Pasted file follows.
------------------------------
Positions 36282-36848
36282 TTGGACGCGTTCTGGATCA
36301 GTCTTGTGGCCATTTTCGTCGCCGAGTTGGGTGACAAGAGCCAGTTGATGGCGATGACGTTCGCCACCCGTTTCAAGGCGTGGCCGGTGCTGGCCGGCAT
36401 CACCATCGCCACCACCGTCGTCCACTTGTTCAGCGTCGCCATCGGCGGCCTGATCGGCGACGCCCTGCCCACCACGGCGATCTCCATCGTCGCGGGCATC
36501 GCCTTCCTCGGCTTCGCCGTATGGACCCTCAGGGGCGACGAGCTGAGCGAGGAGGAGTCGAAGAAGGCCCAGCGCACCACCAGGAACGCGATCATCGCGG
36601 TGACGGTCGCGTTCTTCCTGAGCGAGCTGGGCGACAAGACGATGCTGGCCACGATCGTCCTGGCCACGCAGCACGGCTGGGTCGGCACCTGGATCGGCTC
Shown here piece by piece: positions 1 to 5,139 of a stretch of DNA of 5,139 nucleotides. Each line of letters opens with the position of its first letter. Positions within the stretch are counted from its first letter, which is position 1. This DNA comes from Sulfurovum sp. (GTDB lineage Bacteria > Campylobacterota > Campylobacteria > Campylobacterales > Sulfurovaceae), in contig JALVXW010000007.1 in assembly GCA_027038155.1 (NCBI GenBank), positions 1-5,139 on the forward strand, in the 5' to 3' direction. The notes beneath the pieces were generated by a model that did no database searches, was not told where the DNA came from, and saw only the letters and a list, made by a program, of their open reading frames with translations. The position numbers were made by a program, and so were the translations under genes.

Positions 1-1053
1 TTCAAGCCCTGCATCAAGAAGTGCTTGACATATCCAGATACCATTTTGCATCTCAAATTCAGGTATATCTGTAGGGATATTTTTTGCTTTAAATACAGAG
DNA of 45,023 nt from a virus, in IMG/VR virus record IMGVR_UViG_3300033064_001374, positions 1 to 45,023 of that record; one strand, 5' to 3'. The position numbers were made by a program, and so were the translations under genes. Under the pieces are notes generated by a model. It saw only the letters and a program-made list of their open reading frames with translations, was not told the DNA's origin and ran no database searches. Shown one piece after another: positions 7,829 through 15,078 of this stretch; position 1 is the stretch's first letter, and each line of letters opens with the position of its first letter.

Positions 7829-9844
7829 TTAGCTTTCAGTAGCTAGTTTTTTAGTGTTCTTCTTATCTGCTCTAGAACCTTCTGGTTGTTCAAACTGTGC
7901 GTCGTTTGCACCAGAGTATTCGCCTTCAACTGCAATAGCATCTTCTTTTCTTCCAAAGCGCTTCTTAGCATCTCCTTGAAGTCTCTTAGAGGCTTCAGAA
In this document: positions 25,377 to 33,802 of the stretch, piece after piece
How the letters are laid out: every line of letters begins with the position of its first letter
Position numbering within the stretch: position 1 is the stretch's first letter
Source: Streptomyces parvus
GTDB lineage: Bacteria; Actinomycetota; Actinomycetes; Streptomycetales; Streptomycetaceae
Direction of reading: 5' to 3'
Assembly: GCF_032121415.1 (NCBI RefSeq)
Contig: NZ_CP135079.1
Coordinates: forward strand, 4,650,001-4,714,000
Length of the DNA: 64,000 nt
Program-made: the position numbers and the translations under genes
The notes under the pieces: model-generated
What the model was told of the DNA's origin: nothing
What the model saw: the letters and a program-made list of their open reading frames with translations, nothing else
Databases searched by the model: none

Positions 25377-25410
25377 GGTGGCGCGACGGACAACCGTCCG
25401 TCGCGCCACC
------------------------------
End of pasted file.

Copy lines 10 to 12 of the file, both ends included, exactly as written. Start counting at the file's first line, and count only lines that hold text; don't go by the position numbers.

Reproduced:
DNA of 45,023 nt from a virus, in IMG/VR virus record IMGVR_UViG_3300033064_001374, positions 1 to 45,023 of that record; one strand, 5' to 3'. The position numbers were made by a program, and so were the translations under genes. Under the pieces are notes generated by a model. It saw only the letters and a program-made list of their open reading frames with translations, was not told the DNA's origin and ran no database searches. Shown one piece after another: positions 7,829 through 15,078 of this stretch; position 1 is the stretch's first letter, and each line of letters opens with the position of its first letter.

Positions 7829-9844
7829 TTAGCTTTCAGTAGCTAGTTTTTTAGTGTTCTTCTTATCTGCTCTAGAACCTTCTGGTTGTTCAAACTGTGC